What’s up with ESG ratings? Better access to the capital markets, that’s what.
Dr Arthur Krebbers, NatWest Markets Green Finance Co-ordinator, explains why companies should consider their Environmental, Social and Governance profile as a core part of their treasury operations.
25 September 2018
Companies with a robust Environmental, Social and Governance (ESG) profile stand to have improved access to the debt capital markets as more investors prefer to buy bonds (or debt) issued by companies with strong sustainability credentials.*
Among the largest European fixed income fund managers, 76 per cent have signed the UN Principles of Responsible Investment, which commits them to “incorporate ESG issues into investment analysis and decision-making processes.”
More corporates are therefore actively engaging with ESG rating agencies, such as MSCI, Sustainalytics and ISS-Oekom, which benchmark a company’s policies and reporting in order to assign them an ESG rating. These ratings are starting to become just as important as a traditional credit rating.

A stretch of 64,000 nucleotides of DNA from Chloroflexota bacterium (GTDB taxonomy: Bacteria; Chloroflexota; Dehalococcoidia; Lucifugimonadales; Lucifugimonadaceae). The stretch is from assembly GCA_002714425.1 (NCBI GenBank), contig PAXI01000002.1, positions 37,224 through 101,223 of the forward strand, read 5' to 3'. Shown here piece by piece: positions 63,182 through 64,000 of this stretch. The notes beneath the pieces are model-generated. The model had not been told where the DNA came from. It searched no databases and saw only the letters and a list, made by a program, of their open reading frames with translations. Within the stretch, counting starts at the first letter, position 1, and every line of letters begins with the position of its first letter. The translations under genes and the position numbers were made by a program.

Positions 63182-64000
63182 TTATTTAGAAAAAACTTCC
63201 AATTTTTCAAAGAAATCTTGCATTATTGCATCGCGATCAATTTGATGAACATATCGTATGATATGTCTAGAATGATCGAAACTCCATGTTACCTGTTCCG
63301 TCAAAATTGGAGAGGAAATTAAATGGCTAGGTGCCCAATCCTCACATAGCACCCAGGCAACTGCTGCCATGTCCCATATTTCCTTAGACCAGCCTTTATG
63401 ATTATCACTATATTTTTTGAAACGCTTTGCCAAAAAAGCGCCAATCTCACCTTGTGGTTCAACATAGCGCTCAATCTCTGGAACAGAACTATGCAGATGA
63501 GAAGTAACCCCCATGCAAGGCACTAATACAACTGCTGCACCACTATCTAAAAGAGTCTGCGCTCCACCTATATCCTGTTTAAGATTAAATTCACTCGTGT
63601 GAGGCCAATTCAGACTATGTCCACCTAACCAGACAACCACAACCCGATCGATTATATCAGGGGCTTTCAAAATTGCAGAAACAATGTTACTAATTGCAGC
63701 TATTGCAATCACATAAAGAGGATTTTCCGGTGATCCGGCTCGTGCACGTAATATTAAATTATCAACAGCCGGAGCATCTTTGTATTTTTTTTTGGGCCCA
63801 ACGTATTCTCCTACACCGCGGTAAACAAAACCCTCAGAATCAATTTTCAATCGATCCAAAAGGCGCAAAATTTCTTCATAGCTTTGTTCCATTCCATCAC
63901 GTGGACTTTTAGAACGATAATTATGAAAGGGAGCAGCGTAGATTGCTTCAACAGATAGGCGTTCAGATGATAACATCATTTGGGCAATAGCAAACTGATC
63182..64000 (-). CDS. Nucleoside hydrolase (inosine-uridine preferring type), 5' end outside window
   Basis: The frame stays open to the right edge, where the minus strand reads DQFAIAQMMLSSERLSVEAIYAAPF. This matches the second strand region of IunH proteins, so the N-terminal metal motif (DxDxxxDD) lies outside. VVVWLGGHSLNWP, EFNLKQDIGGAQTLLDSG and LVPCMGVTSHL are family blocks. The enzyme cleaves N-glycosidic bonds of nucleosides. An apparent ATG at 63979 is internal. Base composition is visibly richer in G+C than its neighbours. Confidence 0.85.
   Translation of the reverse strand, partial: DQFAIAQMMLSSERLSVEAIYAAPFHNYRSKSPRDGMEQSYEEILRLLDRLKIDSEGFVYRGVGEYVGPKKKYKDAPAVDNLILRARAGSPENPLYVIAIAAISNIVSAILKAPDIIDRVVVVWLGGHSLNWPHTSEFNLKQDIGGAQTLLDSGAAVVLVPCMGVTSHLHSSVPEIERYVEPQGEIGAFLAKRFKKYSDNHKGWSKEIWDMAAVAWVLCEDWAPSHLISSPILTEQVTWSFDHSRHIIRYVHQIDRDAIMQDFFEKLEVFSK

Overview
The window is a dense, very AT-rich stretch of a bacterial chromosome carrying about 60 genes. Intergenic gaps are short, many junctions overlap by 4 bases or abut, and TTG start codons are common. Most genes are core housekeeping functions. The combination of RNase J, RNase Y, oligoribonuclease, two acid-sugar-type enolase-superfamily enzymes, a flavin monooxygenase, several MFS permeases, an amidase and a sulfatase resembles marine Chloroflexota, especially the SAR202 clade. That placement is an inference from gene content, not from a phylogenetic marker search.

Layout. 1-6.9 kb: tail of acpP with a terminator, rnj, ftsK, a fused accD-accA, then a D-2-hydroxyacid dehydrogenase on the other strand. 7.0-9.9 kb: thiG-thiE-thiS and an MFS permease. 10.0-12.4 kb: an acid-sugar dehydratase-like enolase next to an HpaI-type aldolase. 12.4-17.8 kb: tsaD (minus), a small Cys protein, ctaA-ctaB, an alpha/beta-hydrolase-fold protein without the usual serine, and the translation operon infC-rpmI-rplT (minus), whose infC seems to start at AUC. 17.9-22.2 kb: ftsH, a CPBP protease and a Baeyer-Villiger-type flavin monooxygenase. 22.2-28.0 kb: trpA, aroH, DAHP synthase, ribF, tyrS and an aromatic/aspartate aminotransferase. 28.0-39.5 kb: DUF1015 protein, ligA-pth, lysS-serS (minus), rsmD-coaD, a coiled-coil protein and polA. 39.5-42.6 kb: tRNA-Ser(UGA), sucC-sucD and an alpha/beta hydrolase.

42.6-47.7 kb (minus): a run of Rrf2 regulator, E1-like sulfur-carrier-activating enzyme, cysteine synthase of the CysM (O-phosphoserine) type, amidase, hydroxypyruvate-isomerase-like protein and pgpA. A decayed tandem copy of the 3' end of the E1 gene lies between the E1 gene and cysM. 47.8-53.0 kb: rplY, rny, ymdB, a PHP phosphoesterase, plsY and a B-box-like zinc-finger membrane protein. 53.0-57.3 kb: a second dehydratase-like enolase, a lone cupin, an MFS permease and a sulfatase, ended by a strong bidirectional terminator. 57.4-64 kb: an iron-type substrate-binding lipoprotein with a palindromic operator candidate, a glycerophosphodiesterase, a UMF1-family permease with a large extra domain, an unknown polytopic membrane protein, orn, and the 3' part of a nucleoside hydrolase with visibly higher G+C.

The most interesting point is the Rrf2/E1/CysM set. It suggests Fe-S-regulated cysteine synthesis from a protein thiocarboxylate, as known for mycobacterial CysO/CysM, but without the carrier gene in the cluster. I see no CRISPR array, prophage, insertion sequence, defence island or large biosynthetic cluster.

These changing investor criteria require a treasurer to take a more holistic approach. You do not obtain a 90%+ ESG scoring through doing the odd green bond for specific environmental-friendly projects. It requires a wholesale rethink of treasury workstreams, incorporating sustainability into overall reporting, stakeholder dialogue and culture.
In the past, a typical treasurer would have seen their mandate as exclusively ensuring the organisation’s finances were in order, but now they are starting to see the ESG agenda intrinsically linked to their own remit. After all, a good ESG rating has the potential to improve a company’s access to the capital markets, giving them more flexibility in terms of timing, maturity and coupon rate when wanting to issue new bonds.
Crucially, we find that chief financial officers at large corporates are taking notice. They do not want their department to be known as the sustainability ‘laggard’ within the overall organisation. Rather, they want their treasurers to align themselves with the mantra of their bond investors – that green is good.
* Source: NatWest Markets Investor Survey (August/September 2018)